Younger men need to review priorities with time after surgery for high-risk prostate cancer

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thinking man ethicist_oncology news australia_1200x800Does age affect the outcomes of men after radical prostatectomy for high-risk prostate cancer? Does a long post-operative cancer specific survival make a difference in outcomes in such patients?

A major new study presented at the European Association of Urology Congress suggests that both the age of the patient and the time survived since the operation have a significant impact in terms of cause of death.

In practical terms this means that, for young men with high-risk prostate cancer, doctors may have to re-evaluate long-term clinical priorities with increasing time since surgery.

These conclusions are based on the efforts of a multi-institutional international collaboration (the EMPACT group) developed to record long-term outcomes of patients classified as having “high-risk” prostate cancer (see below for definition*) and treated with radical prostatectomy.

The study team compiled a database of 7650 patients from 14 different tertiary care centres in Italy, the USA, France, Belgium, Germany, Poland, Switzerland, and the Netherlands.

Within this population, they were able to identify 612 patients treated with radical prostatectomy (RP) over a 26 year period, from 1987 to 2013 who were under the age of 60. The median follow up time was of 89 months. For each patient the number of cancer-specific related deaths (CSM) were recorded, and compared with the number of non-cancer related deaths (OCM).

They found that in patients younger than 60 years of age, there was a higher probability of dying of prostate cancer than of other causes in the first 10 years after a radical prostatectomy operation. However, after that initial period, cancer deaths diminish and other causes of death become more significant.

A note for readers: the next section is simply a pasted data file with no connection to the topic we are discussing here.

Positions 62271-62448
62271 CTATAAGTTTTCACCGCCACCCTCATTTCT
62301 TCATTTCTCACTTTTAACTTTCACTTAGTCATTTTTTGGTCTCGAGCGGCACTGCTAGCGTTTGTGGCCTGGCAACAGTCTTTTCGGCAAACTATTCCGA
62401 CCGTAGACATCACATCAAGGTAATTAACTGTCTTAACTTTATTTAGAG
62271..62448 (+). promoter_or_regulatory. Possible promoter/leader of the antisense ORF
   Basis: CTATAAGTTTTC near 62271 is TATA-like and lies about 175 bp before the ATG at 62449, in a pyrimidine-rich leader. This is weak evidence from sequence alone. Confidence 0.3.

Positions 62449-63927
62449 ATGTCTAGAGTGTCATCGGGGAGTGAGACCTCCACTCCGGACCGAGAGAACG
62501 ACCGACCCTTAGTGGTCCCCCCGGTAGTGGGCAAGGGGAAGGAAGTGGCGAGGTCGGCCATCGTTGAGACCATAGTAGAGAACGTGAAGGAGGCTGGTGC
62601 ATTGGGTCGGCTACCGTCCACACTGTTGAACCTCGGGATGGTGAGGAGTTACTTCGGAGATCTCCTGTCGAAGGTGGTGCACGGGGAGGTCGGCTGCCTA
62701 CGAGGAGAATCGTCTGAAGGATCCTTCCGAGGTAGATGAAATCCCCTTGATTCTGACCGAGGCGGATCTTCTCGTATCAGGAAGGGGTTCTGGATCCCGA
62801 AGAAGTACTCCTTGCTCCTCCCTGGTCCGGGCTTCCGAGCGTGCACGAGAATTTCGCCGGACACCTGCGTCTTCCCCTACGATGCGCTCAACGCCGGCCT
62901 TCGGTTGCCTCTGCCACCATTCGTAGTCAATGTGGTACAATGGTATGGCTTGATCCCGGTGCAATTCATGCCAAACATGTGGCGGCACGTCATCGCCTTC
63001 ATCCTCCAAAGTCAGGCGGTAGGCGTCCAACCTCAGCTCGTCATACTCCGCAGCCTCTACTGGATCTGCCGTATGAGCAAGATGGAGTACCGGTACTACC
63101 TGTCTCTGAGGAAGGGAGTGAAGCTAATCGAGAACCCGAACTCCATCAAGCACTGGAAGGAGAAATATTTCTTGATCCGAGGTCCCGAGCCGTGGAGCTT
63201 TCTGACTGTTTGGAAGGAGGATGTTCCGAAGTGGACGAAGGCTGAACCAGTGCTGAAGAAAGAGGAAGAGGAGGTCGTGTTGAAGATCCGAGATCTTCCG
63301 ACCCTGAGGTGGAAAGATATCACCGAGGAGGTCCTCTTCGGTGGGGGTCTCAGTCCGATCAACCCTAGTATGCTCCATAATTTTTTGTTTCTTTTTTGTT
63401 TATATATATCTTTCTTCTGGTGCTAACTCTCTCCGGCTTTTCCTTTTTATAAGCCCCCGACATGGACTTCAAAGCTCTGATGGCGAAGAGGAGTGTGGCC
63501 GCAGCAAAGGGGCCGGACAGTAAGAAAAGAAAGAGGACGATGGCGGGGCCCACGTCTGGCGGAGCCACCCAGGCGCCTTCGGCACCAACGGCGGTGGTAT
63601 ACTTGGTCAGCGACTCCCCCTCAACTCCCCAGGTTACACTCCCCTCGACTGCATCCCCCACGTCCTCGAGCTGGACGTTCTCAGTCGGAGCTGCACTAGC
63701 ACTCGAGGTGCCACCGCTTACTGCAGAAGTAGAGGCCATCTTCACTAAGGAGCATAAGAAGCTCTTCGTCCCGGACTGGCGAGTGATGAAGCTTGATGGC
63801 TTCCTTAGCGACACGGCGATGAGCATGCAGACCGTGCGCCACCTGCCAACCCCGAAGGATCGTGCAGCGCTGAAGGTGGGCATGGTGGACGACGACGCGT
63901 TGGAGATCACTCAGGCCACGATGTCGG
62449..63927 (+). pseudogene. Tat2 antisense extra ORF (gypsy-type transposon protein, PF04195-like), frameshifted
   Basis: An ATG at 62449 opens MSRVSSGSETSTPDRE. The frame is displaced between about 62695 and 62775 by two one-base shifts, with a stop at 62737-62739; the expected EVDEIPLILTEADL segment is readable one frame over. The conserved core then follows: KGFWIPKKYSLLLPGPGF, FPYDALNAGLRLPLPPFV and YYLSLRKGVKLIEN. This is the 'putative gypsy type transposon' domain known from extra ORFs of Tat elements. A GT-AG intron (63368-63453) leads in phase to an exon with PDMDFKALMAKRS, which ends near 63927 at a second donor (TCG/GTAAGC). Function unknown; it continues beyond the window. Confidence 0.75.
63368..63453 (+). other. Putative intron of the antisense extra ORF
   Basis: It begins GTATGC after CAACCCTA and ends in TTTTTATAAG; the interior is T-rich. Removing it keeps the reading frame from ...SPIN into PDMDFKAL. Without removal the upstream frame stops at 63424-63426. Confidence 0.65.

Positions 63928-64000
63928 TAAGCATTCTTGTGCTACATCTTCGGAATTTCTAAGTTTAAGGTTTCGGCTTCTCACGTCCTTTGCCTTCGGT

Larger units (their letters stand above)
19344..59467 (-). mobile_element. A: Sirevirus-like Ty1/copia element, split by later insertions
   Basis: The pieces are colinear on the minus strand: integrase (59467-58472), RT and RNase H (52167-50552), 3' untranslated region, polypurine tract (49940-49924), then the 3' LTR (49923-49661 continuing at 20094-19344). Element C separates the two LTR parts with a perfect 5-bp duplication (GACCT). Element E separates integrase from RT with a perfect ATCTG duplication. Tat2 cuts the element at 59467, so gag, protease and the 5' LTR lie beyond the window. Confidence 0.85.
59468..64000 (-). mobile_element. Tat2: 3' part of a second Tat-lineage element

This means that with increasing time since radical prostatectomy, care for these patients should gradually shift from prioritising prostate cancer towards prioritising other health risks (such as heart disease), even though regular urological check-ups should continue.

Lead author Dr Marco Bianchi of the Ospedale San Raffaele, Milano, Italy said, “These results confirm that if you are under 60 when you undergo a radical prostatectomy you need close follow-up, concentrating on possible cancer recurrence for the first 10 years.

“After that time, patients should worry less about prostate cancer and priorities may need to shift to other health risks, even though regular urological check-ups should be continued.

“What this means in practice is that each patient needs close, personalised regular monitoring, where the urologist should not focus only on prostate cancer features, but also on the general health status of the patients.

“This is particularly important especially with increasing time after surgery, since new comorbidities, such heart disease, may develop and become a more immediate risk to the patient’s health”.

Source: European Association of Urology


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